Agencies should develop criteria to determine when night work or full closure strategies are appropriate. Working at night, when traffic volumes are usually lower, can reduce overall vehicle delay through the work zone. In addition, fully closing a road may result in accelerating construction time and therefore reducing motorist delay. Agencies may formulate specific criteria or thresholds to determine when to implement night work or full closure strategies. These criteria include factors such as the length of the construction period, traffic volume, user costs, and other perceived impacts.

4.1.9 Innovative Contracting Strategies

Question: Has the agency developed policies to support the use of innovative contracting strategies to reduce contract performance periods?

Agencies should develop policies that support the use of innovative contracting strategies to accelerate construction time periods. Accelerating construction time will reduce the amount of time motorists are exposed to delay and congestion. Innovative contracting strategies minimize the duration of work zone activities by providing contractors with financial or other incentives to improve the efficiency and timeliness of project activities. Some examples of innovative contracting strategies are flexible start times, A+B contracting, and incentive or disincentive (I/D) clauses. I/D clauses may include "window specifications" and "flexible start date contracts".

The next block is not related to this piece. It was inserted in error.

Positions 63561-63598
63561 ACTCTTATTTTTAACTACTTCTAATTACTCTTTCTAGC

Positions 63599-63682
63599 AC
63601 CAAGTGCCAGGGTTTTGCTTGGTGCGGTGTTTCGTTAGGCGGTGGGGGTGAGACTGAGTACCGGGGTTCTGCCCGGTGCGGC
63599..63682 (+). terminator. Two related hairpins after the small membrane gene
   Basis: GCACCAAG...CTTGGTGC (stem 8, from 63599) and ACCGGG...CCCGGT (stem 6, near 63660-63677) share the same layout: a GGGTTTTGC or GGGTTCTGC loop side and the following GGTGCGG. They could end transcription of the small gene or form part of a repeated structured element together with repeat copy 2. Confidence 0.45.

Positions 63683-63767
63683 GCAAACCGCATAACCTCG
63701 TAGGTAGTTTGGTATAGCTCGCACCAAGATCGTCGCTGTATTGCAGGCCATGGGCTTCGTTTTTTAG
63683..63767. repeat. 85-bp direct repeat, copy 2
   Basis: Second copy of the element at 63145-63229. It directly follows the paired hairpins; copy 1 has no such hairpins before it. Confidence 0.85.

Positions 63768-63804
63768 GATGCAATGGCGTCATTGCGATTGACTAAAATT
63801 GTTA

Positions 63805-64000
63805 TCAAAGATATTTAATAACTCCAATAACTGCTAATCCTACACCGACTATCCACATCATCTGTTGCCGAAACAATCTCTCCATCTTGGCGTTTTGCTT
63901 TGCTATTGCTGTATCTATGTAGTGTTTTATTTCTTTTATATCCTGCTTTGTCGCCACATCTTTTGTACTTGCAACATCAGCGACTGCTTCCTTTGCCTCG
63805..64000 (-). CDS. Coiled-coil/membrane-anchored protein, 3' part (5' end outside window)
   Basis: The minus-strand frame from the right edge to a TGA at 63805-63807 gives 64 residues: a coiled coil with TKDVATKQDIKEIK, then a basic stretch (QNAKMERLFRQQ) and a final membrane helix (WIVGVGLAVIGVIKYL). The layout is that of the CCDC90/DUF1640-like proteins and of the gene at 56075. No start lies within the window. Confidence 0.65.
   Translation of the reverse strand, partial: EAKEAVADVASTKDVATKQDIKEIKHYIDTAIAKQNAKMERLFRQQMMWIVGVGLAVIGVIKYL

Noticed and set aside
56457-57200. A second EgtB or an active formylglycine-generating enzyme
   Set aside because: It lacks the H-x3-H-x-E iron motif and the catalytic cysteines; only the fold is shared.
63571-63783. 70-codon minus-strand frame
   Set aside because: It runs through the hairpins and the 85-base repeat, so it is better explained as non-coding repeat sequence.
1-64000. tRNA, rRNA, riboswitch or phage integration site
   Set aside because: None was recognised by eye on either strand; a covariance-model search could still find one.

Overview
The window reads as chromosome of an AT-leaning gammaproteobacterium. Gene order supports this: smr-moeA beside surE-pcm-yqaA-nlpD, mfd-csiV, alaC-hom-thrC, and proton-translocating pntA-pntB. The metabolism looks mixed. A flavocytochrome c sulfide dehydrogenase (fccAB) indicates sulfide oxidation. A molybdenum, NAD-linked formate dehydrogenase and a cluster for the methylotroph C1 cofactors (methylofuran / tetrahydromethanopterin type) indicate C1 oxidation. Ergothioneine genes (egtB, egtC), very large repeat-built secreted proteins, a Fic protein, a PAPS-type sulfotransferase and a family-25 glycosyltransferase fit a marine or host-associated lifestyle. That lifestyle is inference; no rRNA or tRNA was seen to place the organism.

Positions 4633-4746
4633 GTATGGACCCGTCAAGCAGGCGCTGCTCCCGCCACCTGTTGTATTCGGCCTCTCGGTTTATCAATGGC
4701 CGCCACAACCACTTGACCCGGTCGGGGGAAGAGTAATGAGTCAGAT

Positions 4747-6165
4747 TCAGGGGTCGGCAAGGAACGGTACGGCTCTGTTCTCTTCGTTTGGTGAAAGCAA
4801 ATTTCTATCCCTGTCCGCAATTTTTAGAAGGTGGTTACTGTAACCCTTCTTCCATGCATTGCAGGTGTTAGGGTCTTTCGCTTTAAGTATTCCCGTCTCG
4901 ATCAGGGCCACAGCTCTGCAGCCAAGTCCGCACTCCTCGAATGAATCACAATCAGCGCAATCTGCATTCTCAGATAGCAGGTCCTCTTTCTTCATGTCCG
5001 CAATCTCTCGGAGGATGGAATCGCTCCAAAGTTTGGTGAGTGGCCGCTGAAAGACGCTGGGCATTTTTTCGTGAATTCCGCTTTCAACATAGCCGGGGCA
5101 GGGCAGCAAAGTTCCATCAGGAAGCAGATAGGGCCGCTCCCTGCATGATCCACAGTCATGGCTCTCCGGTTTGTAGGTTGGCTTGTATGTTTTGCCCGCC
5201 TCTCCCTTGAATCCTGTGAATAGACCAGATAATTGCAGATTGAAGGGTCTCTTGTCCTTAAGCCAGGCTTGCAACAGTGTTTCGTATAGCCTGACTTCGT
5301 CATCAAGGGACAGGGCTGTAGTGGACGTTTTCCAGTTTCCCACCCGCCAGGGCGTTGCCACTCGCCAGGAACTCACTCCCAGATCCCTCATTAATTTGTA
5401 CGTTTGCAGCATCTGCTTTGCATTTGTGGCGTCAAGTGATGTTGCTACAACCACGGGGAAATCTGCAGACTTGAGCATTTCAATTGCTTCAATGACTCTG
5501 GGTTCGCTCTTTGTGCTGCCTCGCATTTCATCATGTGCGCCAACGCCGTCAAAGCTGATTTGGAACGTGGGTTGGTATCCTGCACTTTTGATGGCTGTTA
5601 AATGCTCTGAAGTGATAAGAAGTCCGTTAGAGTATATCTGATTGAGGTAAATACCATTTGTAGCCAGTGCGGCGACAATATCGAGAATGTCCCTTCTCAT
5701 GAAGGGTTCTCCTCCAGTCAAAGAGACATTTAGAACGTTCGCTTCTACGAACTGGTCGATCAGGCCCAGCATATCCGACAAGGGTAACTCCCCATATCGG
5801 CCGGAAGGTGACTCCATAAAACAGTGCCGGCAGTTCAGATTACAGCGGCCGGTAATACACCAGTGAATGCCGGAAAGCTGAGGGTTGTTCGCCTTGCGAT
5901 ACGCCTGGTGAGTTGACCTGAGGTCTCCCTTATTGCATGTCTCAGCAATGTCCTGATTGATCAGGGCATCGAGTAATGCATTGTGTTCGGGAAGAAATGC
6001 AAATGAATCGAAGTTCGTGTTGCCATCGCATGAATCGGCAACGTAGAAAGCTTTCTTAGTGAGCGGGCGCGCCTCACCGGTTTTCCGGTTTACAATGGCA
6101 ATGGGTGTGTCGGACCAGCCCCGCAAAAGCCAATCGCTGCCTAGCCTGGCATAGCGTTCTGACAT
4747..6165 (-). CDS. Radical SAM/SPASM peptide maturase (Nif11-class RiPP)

4.1.10 Memorandum of Understanding

Question: Has the agency established Memoranda of Understanding (MOU) between utility suppliers to promote the proactive coordination of long-range transportation plans with long-range utility plans, with the goal of reducing project delays and minimizing the number of work zones on the highway?

To avoid prolonged delay in work zones, agencies should develop MOUs with utility providers to coordinate construction schedules and to define how coordination occurs. It may be desirable to overlap or, in some cases, avoid overlapping, utility and transportation projects.